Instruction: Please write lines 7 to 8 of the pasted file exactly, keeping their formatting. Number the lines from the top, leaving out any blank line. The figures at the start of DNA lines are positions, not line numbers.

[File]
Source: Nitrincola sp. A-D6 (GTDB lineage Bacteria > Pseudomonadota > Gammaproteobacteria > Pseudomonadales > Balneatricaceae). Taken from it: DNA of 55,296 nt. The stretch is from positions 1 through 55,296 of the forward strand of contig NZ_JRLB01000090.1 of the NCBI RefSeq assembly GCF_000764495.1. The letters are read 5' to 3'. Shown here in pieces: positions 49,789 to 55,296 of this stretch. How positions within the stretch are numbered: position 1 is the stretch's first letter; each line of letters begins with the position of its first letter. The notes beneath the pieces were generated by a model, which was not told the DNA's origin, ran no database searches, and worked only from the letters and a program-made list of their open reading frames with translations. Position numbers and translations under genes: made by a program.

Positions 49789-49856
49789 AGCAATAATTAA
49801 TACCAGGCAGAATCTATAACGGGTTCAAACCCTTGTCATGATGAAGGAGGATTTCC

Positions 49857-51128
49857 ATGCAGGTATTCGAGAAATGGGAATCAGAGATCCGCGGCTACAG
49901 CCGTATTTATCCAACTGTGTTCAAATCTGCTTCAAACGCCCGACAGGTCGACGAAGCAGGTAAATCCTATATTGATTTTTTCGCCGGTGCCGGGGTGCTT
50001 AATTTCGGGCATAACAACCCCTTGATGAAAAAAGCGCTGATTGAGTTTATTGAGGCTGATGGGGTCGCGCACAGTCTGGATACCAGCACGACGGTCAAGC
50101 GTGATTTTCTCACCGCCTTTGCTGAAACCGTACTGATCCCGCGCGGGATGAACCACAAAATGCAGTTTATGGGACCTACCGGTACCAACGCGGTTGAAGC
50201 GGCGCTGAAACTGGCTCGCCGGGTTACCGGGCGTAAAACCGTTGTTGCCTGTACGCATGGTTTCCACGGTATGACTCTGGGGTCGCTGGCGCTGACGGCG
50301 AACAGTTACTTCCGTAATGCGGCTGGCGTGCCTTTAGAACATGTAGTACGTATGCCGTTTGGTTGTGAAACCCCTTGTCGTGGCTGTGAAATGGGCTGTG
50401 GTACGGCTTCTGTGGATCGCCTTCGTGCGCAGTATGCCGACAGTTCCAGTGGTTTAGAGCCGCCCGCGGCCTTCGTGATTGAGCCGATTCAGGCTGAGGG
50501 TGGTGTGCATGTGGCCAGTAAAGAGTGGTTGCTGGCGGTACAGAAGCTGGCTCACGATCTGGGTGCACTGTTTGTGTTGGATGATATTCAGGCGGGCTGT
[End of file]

49901 CCGTATTTATCCAACTGTGTTCAAATCTGCTTCAAACGCCCGACAGGTCGACGAAGCAGGTAAATCCTATATTGATTTTTTCGCCGGTGCCGGGGTGCTT
50001 AATTTCGGGCATAACAACCCCTTGATGAAAAAAGCGCTGATTGAGTTTATTGAGGCTGATGGGGTCGCGCACAGTCTGGATACCAGCACGACGGTCAAGC